Last month I posted about humming as a cheap and convenient way to flood your nose with nitric oxide (NO), a known antiviral. Alas, the economists were right, and the benefits were much smaller than I estimated.

The post contained one obvious error and one complication. Both were caught by Thomas Kwa, for which he has my gratitude. When he initially pointed out the error I awarded him a $50 bounty; now that the implications are confirmed I’ve upped that to $250. In two weeks an additional $750 will go to either him or to whoever provides new evidence that causes me to retract my retraction.

Humming produces much less nitric oxide than Enovid

I found the dosage of NO in Enovid in a trial registration. Unfortunately I misread the dose-  what I original read as  “0.11ppm NO/hour” was in fact “0.11ppm NO*hour”. I spent a while puzzling out what this meant, with the help of Thomas Kwa, some guy on twitter, and chatGPT (the first time it’s been genuinely useful to me). My new interpretation is that this means “actual concentration upon application*1 hour/time at that concentration”. Since NO is a transient molecule, this means my guess for the amount of NO in Enovid was off by 2-3 orders of magnitude.

My estimates for the amount of NO released by humming may also be too high. I used this paper’s numbers for baseline NO concentration. However the paper I used to estimate the increase gave its own baseline number, which was an order of magnitude lower than the first paper.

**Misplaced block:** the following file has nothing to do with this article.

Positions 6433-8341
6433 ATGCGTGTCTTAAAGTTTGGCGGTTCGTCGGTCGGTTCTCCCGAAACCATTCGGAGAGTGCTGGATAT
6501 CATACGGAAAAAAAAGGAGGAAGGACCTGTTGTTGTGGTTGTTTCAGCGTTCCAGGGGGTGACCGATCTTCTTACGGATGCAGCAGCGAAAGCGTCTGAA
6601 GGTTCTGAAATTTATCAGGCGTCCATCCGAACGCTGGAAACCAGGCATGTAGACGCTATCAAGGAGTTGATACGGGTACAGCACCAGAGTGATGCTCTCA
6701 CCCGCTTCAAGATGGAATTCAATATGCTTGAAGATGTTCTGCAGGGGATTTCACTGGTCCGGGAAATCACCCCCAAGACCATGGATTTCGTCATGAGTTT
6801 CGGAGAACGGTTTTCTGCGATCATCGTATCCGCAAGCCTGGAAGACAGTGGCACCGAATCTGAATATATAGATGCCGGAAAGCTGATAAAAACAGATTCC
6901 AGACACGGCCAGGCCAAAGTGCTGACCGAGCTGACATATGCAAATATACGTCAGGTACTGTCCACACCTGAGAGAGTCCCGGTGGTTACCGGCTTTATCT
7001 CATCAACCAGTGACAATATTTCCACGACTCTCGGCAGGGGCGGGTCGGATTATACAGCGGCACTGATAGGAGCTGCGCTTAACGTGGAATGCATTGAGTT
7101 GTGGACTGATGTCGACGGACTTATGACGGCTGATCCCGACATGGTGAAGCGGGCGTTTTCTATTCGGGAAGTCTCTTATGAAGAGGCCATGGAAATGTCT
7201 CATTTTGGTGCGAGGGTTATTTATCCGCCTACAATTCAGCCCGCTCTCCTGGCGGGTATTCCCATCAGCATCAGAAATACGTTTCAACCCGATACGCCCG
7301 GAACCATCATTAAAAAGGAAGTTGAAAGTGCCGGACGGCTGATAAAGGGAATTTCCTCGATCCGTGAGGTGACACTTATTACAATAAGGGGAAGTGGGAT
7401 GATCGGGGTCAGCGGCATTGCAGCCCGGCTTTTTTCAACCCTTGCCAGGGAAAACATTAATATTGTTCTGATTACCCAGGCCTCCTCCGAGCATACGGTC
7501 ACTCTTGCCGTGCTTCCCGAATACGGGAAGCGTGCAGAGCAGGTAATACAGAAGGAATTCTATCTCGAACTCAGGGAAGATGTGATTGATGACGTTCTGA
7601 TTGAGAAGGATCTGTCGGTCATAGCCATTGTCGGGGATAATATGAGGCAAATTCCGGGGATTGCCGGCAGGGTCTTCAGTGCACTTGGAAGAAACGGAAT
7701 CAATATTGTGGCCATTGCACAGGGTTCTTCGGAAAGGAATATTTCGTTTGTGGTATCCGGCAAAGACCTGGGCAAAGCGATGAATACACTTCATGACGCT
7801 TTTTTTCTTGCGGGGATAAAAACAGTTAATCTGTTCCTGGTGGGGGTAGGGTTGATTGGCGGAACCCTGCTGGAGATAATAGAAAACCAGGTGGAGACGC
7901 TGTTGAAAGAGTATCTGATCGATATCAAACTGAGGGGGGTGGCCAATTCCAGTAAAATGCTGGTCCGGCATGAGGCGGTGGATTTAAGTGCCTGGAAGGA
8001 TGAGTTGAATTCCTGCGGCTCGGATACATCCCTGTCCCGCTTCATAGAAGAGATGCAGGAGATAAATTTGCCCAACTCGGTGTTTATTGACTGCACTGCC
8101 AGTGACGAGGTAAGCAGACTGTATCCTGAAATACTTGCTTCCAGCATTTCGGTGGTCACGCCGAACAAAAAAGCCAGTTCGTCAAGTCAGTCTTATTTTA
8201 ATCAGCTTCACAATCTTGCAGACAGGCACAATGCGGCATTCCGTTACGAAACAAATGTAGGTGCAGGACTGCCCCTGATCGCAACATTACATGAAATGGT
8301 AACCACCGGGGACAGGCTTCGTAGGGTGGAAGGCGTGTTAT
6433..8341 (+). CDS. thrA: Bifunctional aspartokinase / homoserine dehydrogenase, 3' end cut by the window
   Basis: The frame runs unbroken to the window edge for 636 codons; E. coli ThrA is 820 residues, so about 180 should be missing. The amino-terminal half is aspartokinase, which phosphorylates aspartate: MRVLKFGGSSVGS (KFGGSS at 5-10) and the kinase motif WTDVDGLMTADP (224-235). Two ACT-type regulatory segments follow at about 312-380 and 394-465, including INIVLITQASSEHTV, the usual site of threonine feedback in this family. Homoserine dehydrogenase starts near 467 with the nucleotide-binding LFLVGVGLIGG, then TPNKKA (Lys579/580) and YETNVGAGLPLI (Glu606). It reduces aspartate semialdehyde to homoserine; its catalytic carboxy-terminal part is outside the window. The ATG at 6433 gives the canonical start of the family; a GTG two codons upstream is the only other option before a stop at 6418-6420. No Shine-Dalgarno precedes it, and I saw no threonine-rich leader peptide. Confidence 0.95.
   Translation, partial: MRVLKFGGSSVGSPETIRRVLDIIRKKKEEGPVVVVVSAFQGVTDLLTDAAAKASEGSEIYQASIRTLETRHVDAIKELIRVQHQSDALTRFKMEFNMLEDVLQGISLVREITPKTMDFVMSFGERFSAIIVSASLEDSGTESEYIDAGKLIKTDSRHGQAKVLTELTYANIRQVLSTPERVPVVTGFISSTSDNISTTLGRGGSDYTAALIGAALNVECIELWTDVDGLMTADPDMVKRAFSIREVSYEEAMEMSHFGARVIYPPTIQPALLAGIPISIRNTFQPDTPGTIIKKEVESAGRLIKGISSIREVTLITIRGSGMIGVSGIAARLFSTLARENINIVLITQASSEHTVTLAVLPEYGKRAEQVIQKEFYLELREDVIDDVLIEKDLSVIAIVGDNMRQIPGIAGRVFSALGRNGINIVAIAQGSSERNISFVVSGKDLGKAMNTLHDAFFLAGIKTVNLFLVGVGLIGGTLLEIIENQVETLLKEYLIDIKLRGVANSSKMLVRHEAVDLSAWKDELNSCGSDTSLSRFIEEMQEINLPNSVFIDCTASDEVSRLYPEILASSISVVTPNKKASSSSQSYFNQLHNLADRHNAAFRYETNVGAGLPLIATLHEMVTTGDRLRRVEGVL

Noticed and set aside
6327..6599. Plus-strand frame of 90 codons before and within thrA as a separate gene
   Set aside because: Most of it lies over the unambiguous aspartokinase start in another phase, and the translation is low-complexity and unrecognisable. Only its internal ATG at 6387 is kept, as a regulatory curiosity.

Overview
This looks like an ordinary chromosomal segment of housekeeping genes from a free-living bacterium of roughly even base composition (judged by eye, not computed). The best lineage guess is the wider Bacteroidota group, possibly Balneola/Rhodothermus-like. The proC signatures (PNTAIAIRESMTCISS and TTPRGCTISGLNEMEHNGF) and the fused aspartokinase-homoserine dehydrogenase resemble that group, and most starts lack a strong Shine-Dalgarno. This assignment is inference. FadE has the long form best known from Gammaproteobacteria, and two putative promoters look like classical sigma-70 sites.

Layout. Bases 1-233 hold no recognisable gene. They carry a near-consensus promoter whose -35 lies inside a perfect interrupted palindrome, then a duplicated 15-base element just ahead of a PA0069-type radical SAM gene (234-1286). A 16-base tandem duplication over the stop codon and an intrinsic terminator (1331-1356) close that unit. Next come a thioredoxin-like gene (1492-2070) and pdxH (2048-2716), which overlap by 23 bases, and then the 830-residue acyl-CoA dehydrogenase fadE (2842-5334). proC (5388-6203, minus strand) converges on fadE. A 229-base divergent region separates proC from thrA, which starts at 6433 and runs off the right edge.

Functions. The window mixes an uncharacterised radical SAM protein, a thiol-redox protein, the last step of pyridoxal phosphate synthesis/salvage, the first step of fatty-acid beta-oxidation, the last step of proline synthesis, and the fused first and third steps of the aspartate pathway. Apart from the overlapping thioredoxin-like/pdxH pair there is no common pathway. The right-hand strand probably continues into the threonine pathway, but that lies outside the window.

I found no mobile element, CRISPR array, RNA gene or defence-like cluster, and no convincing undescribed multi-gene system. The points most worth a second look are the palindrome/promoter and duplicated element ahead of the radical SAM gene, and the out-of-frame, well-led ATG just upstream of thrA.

This wasn’t intentional cherrypicking- I’d seen “15-20x increase in concentration” cited widely and often without sources. I searched for and spotchecked that one source but mostly to look at the experimental design. When I was ready to do math I used its increase but separately looked up the baseline concentration, and found the paper I cited.

I just asked google again and got an even higher estimate of baseline nasal concentration, so seems like there is a great deal of disagreement here.

If this were the only error I’d spend the time to get a more accurate estimate. But it looks like even the highest estimate will be a fraction of Enovid’s dose, so it’s not worth the energy to track down.

Using the new values, you’d need 28 minutes of humming to recreate the amount of NO in Enovid (spreadsheet here). That wouldn’t be so bad spread out over 4-6 hours, except that multiple breaths of humming in a row face diminishing returns, with recovery to baseline taking 3 minutes. It is possible to achieve this in 6 hours, but only just. And while it’s not consequential enough to bother to look it up, I think some of the papers applied Enovid more often than that.

This leaves humming in search of a use case. People who care a lot about respiratory illnesses are better off using Enovid or another nasal spray. People who don’t care very much are never going to carefully pace their humming; and the amount of humming they might do won’t be very effective. The only use case I see is people who care a lot and are pushed into a high risk situation without notice, or who want a feeling of of Doing Something even if it is not doing very much at all.